The University of Winnipeg



Collegiate students organize book drive for Manitoba Youth Centre

Two students sit on the stairs in front of wooden balusters

Collegiate students (left to right) River Shaw and Eliska Moravkova are organizing a book drive for the Manitoba Youth Centre.

When UWinnipeg Collegiate students River Shaw and Eliska Moravkova heard that prisons in Manitoba don’t receive funding for libraries, they decided to do something about it.

“I love books, and I read books all the time,” said Moravkova. “I couldn’t stand the thought that they don’t have access to books at all.”

These are minors. When you’re that young you need access to books.

River Shaw

What started as a small assignment for the pair’s Global Issues class, soon turned into a much larger project, culminating in a book drive and fundraising event on the UWinnipeg campus.

The goal is to get books into the hands of youth at the Manitoba Youth Centre.

“These are minors. When you’re that young you need access to books,” Shaw said. “You need to be able to learn things that you want to learn, and we just thought it was really unfair that wasn’t an opportunity they are provided with.”

In collaboration with the Manitoba Library Association’s Prison Library Committee, the book drive and bake sale are happening on the third floor of Centennial Hall at the University of Winnipeg on Monday, April 1 and Tuesday, April 2 from 10:00 a.m. to 1:00 p.m. each day.

For every book that someone donates, they will receive a baked good. Baked items will also be for sale as an option for those who aren’t able to donate books. Funds raised will go directly to the Prison Library Committee to support programs at the Manitoba Youth Centre.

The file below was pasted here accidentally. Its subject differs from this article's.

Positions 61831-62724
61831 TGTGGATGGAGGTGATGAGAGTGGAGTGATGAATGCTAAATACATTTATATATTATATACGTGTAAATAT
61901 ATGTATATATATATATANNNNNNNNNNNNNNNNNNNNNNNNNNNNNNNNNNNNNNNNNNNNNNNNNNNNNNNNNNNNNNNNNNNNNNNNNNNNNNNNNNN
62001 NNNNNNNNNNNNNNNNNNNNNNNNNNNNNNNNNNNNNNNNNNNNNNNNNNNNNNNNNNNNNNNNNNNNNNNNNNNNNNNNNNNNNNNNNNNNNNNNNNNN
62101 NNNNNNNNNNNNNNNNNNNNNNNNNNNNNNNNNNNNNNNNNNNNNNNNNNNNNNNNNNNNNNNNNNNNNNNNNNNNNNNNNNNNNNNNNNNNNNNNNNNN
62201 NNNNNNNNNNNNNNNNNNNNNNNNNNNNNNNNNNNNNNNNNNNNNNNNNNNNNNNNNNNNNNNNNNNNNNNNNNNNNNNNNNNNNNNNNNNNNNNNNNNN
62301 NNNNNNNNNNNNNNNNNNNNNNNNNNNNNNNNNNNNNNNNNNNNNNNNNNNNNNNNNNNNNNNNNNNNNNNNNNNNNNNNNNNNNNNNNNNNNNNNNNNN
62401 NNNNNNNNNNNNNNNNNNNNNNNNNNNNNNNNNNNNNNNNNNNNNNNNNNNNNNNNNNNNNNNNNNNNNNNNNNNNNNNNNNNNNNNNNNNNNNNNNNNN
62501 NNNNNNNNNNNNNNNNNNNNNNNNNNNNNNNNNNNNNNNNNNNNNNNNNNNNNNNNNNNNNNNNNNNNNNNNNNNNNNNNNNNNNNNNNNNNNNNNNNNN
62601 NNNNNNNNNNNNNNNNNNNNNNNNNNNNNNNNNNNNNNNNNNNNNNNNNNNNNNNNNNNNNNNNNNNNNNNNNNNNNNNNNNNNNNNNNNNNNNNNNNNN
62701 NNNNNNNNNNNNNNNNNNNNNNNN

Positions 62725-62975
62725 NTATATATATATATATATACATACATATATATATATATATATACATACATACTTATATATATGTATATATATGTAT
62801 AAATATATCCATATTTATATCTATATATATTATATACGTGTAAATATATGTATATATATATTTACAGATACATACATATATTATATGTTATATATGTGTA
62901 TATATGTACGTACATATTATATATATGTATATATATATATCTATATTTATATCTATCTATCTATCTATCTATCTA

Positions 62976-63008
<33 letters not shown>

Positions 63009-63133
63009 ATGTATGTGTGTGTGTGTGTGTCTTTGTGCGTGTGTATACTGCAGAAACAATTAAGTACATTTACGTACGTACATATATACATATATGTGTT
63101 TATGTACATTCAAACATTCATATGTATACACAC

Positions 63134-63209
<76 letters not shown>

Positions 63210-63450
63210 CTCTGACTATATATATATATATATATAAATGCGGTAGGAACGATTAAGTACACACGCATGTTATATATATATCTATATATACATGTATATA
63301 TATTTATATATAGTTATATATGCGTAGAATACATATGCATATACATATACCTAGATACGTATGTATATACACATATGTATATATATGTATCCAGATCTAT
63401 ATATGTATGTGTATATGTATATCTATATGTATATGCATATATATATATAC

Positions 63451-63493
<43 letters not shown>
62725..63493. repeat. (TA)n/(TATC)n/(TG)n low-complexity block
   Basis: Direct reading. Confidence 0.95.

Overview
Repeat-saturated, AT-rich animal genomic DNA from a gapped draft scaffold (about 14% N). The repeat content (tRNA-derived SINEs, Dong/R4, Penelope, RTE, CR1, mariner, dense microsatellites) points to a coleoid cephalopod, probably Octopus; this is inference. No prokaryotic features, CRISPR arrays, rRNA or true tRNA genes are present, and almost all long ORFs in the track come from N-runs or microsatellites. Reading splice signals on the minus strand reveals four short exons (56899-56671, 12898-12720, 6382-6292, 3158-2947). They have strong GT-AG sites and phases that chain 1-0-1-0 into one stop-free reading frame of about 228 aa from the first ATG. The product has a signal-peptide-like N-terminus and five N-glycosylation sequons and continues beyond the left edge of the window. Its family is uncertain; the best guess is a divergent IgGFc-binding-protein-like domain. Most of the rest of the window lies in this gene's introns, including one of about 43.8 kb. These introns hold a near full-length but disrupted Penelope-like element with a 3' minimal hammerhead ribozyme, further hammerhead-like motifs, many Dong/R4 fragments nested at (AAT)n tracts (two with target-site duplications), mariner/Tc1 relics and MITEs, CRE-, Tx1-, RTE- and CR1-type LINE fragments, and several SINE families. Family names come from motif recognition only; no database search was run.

Everyone is welcome to donate, however, Shaw and Moravkova said they can’t accept just any books. Books must meet specific criteria to be deemed acceptable, so nothing can be too violent or sexually explicit. Books must be five years old or newer, and only paperback books are permitted.

The young people receiving the books also have a wish list, which includes genres like fantasy, astrology, Indigenous issues, and poetry.

“Right at the top it’s comics and graphic novels,” Shaw said. “It’s one of their most commonly requested genres. They’re just like us. Those are the books we’re reading.”

Aside from their school credit, Shaw and Moravkova said they are learning a lot from coordinating this event.

“We get so much from doing this project,” Moravkova said. “It’s not just the people we’re helping. It’s not just about them getting books. It’s also about us learning how to do things, how to communicate with people, leadership, and how to ask people for help.”

Both students say they hope the books they collect will help make a small difference to the young people at the Manitoba Youth Centre.

“There is racism in these prisons, there is misogyny in these prisons,” said Shaw. “These are big issues. We’re young and we don’t have the resources to fix racism in the prison system, but maybe we can take this little piece and make it a little bit better for people who are already in the system.”

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